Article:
Soul: jazz music propels Pixar’s story of self-discovery

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Pixar / Disney’s excellent “Soul” is expected to delight parents and kids alike while raising some important issues in the process.

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Jonathan W. Hickman live review

What is your goal in life? What will it take for you to find it? Pixar / Disney’s excellent “Soul” is expected to delight parents and kids alike while raising some important issues in the process.

College music teacher Joe Gardner (voiced by Jamie Foxx) is about to get his chance. After a former student asks him to audition with famous jazz band Dorothea Williams, Joe is invited to perform with them at the famous Half Note Club. But when he accidentally falls into an open manhole, Joe’s soul is swept away into the Great Before, a place where new souls get their personalities before they come to Earth.

Determined to return to his body, Joe teams up with a rebellious soul named 22 (voiced by Tina Fey). It’s up to Joe to convince 22 of the virtues of the human experience before Joe’s body dies. But that plan is hijacked when 22 finds himself inhabiting Joe, while Joe is trapped in a heartwarming emotional support cat in the hospital. The race is on to restore Joe and give 22 a new perspective.

Pixar uses its fantastic approach to follow the existential journey. As you would expect from the award-winning and esteemed studio, the animation is refined, colorful and inventive, with a vibrant life at work that pursues the transcendence of the genre. And the moral of the story here, about self-discovery, may be broad and humorous, but it’s undeniably well told. I suspect that, like another resounding Pixar classic, Oscar-winning “Inside Out,” “Soul” will touch some viewers deeply.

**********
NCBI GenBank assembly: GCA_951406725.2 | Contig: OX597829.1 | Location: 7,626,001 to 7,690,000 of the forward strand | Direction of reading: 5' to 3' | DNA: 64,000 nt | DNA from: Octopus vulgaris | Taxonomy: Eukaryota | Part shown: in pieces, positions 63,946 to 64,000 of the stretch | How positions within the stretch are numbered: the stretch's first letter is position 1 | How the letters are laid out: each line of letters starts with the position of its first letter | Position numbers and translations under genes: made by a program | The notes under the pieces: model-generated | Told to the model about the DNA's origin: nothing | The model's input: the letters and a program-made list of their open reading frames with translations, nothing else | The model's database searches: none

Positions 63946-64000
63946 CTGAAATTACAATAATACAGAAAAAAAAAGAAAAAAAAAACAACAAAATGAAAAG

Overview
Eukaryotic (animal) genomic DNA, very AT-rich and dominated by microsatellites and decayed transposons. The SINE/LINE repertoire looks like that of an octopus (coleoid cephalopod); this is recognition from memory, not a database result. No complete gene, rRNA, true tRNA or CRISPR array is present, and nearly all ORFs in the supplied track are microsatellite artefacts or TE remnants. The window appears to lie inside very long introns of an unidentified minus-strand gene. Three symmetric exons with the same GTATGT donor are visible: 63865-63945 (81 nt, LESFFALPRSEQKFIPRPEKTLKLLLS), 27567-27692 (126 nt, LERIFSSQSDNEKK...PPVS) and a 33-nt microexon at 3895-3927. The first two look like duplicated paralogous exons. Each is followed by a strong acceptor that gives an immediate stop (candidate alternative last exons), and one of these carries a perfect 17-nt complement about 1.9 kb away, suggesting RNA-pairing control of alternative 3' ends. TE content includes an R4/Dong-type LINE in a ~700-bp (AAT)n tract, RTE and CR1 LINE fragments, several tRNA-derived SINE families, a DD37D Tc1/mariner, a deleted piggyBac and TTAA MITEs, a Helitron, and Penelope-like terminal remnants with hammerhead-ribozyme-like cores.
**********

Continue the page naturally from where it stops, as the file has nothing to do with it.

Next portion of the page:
It helps that the vocal talent is so deep. The whimsical screenplay makes excellent use of comic book personalities including British comedian Graham Norton and “The IT Crowd” alumnus Richard Ayoade. Famous TV mom Phylicia Rashad is adorable, voicing Joe’s worried and resourceful mom. And “Hamilton” star Daveed Diggs appears in a humorous role.

The jazz music is great, written by “The Late Show with Stephen Colbert” conductor Jon Batiste. These original songs set an authentic tone.

In one of the highlights of the Half Note Club, Joe, on the piano, accompanies Williams (Angela Bassett) on the saxophone. Although whimsically animated, this sequence feels like some sort of live concert, transporting the viewer to the club. Co-directors Pete Docter and Kemp Powers make sure to stick to jazz traditions, and in consulting with musicians like Herbie Hancock and others, the characterizations feel genuine.

The emergence of screenwriter and now co-director Kemp Powers in 2020 is impressive. Not only does he receive writing credit here, but Pixar elevated him to directorial status. This new role makes Powers the first African-American director of a feature film in the studio’s history. Viewers should note that Powers is receiving awards for his screenplay for “One Night in Miami” from director Regina King, which also opens on Christmas Day.

“Soul” is a heavier and more important film than Pixar’s other 2020 offering “Onward”. Both films share a commitment to providing lively adventures that appeal to audiences young and old. But where “Onward” was younger and embraced obvious comedic elements, “Soul” challenges us to consider its themes sincere. We are reminded that the process of self-discovery always provides a solid foundation for good storytelling.

Watch “Soul” on the Disney + streaming platform starting December 25, 2020.

A RottenTomates.com Tomatometer-endorsed reviewer Jonathan W. Hickman is also an entertainment lawyer, college professor, novelist, and filmmaker. He is a member of the Atlanta Film Critics Circle, the Southeastern Film Critics Association, and the Georgia Film Critics Association. For more information on Jonathan, visit: FilmProductionLaw.com Where DailyFilmFix.com


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